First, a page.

Instead of forcing a top-down solution, Mr. Sumano used the stakeholders' feedback to develop consensus. A series of group conversations led to vocabulary that satisfied everyone: “maintenance” for technical support and “rapid development” for research. Once they reached agreement on what to call their activities, the stakeholders could determine which activities to schedule weekly and which to categorize as strategic development projects.
“Had I not cared to explore why some team members were adamant about these terms, the processes and definitions would have been incomplete,” Mr. Sumano says.
Most important, as a result of the feedback process, the entire group—from development engineers and quality-assurance specialists to product and account managers—became aware of how their daily work contributed to the organization's strategic goals, whether by satisfying immediate customer needs or building new software versions for future business growth.
Seven weeks into the project's timeline, Mr. Sumano knew he had secured stakeholder buy-in. Tofino's technical sales leads began to contact him and the product owners to discuss technical support, rather than asking the engineers for help. Meanwhile, the engineers complained less about “extracurricular” requests that distracted them from their scheduled work, and they reported progress on their development projects.
Change can create resistance, but for organizations that devote the resources to securing stakeholder buy-in, it can also lead to substantial benefits. PM
Before a strategic initiative can take off, a communication plan must be set down. These four key communication models, detailed in PMI's Managing Change in Organizations: A Practice Guide, can be used hand in hand:
Steady messaging. Typically delivered by a senior leader, steady messages confidently convey that change is necessary and that team members will benefit from it. This messaging emphasizes goals, plans and expectations.
Cyclical messaging. Like steady messaging, cyclical messaging occurs at planned intervals, but the content of cyclical messages adapts as the change project progresses. It might include, for example, emotional support from a manager working closely with those impacted.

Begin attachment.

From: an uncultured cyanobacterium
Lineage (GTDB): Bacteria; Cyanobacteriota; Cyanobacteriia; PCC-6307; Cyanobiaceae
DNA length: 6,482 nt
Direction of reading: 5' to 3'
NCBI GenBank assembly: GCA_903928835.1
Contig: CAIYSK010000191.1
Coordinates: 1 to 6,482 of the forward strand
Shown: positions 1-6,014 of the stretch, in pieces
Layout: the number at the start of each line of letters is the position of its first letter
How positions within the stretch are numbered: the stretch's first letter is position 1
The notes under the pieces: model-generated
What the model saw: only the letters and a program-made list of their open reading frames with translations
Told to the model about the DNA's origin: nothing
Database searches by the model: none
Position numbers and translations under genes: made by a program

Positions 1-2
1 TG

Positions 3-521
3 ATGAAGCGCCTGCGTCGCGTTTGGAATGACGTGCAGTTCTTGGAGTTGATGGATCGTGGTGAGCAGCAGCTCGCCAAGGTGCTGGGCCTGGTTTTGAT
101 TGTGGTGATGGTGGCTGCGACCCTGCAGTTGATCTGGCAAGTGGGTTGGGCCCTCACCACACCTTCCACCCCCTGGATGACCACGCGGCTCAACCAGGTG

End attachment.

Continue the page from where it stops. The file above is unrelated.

Feedback messaging. How's the change going? How might it go better? Feedback helps answer these questions. Requesting feedback regularly helps to identify risks and craft solutions.
Situational messaging. Something unexpected happens; some new problem arises. Situational messages provide short bursts of information when a stakeholder learns important new information or when a problem is identified and resolved.
The most effective communications plans take advantage of not just one of these messaging approaches, but a combination of them adapted to the varying needs of the strategic initiative and its stakeholders.
“I was involved in an initiative to optimize the process for handling training evaluations. First, I spent a lot of time understanding the current context and situation, including all the process components and involved stakeholders—not just the people directly involved in the process but also the steering committee members, etc. In particular, I tried to understand each stakeholder in terms of his or her power, interest and role. This was a key point for the rest of the project, and helped determine the right communication and reporting modalities.
To get people on board, it was important to understand their perspectives and propose a clear vision of the optimization process. That time investment definitely paid off when the time came to analyze and to start proposing possible improvements.
Before starting anything, we organized several meetings during one full week with all the stakeholders in order to explain why we were running a design of experiment (DOE) as part of the project. The DOE—where stakeholders are presented with a variety of scenarios to gather information on which would yield the best results—is very challenging and hard to explain. People were lost with all the tasks to be modified, depending on a given scenario. In order to solve the issue, we created a document for process owners that detailed scenarios and related tasks. We also explained to people the ‘why’ associated with each scenario, so they could better understand the related actions. The result was to get people involved with attention and dedication.
Jean-Roch Houllier, PMP, is the international learning director at Thales Université International, Paris, France and the academic development director of the PMI France Chapter, Paris.
People have to be involved immediately, at the beginning of the project, so they understand the ‘why,’ the ‘what’ and the related ‘how’ together. As a consequence, they feel a part of it and better perceive their role, responsibilities and contribution. Based on this project experience, I would suggest that project leaders take the needed time to be sure everyone has really understood the ‘why’ behind the change initiative. It is the key for a good project run and deployment.”
“To get people on board, it was important to understand their perspectives and propose a clear vision of the optimization process.”
MAY 2014 PM NETWORK